Modern Catholic social teaching is generally seen as having begun with Pope Leo XIII's 1891 encyclical Rerum Novarum (On New Things).
The Church, to be sure, has always been concerned with social issues – with the poor, the sick, widows and orphans, and the imprisoned. That stems back to Jesus' identification of himself with those on the margins of society. "Just as you did it to one of the least of these who are members of my family, you did it to me" (Matthew 25:40).
Over the centuries, the Church not only fed the poor and nursed the sick, it developed clear teaching that the Christian life was a life of giving oneself to the weak.
Nevertheless, the Church was thrown on the defensive by the rationalist intellectual movement of the 17th and 18th centuries and then by the French Revolution and its bloody persecutions. The Church – the papacy in particular – became bitterly opposed to anything that smacked of social progress.
With the papacy of Leo XIII (1878-1903), however, a new wind blew through the Church. Pope Leo maintained that the Church would have to come to grips with the new social order. He saw no sense in trying to roll back the clock when the Church should be providing moral leadership in a changing society.
Pope Leo supported human liberty and wrote that democracy was an acceptable form of government. Far from endorsing a blanket endorsement for unrestrained capitalism, the pope saw the suffering it created and called for reform.
Rerum Novarum was a landmark document. In it, the pope said that workers are not commodities and that governments should protect them from exploitation. He defended their right to a just wage and to form unions. All people, not just the rich, have a right to private property.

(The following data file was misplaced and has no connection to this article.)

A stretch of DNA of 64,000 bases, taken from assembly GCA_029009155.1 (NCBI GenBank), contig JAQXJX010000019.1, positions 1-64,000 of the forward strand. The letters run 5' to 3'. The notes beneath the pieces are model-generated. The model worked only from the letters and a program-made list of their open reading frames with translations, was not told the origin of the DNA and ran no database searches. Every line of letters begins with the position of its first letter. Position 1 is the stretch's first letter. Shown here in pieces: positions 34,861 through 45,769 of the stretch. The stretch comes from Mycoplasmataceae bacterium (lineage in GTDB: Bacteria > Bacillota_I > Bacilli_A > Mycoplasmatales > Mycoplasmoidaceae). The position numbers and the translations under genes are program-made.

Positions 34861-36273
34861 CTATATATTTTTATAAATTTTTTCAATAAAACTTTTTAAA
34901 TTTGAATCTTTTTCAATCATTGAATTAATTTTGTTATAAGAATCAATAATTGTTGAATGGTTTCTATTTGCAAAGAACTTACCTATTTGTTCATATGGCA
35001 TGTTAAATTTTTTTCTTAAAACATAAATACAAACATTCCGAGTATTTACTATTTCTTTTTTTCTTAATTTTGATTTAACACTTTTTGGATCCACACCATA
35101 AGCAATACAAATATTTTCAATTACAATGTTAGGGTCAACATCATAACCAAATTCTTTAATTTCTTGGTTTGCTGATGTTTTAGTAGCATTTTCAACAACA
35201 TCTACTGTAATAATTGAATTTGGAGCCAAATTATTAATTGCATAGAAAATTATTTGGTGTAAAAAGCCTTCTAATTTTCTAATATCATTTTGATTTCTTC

Pope Leo's approach to social teaching was quite hierarchical – the pope was the shepherd; the laity were the sheep. But later teaching, beginning with Pope Pius XI (1923-39), emphasized the role of the laity in developing a just economic and social order.
Pope John XXIII (1958-63) addressed his social encyclicals to "all men of good will." He encouraged a positive engagement with society rather than simple condemnations.
Most recently, Pope John Paul II said that while the Church offers a moral perspective on society, it does not offer technical solutions to complex social problems. It is up to people of good will to apply moral principles in the concrete task of building a just society. The laity are the front line of social change.
Still today, many people demand that the Church keep its nose out of politics. The Church, they say, should not impose its religion on society. They portray the Church as a controlling institution, rather than one exercising and calling for moral leadership.
When people make this sort of accusation, we should ask:
These are some of the questions raised by papal social teaching. On one hand, these are not religious questions. All people of good will should ask them. On the other hand, these are questions with which our faith begs us to become involved.
Telling the Church to stay away from social issues and religious people not to witness their faith in the public square is, in the final analysis, to advocate a return to the unrestrained capitalism that Pope Leo argued against. Those who want an absolute separation of Church and state do not want these questions to be asked. The mere asking of such questions sets up a barrier to the trampling of human dignity in the cause of a false freedom.
Pope Leo began the systematic development of a coherent body of teaching on social issues. Catholics today are the heirs of that teaching. The Church, the laity in particular, have a growing responsibility to say "no" to the dictatorship of relativism and "yes" to the equal dignity of all people.
(Seventh in a series of articles)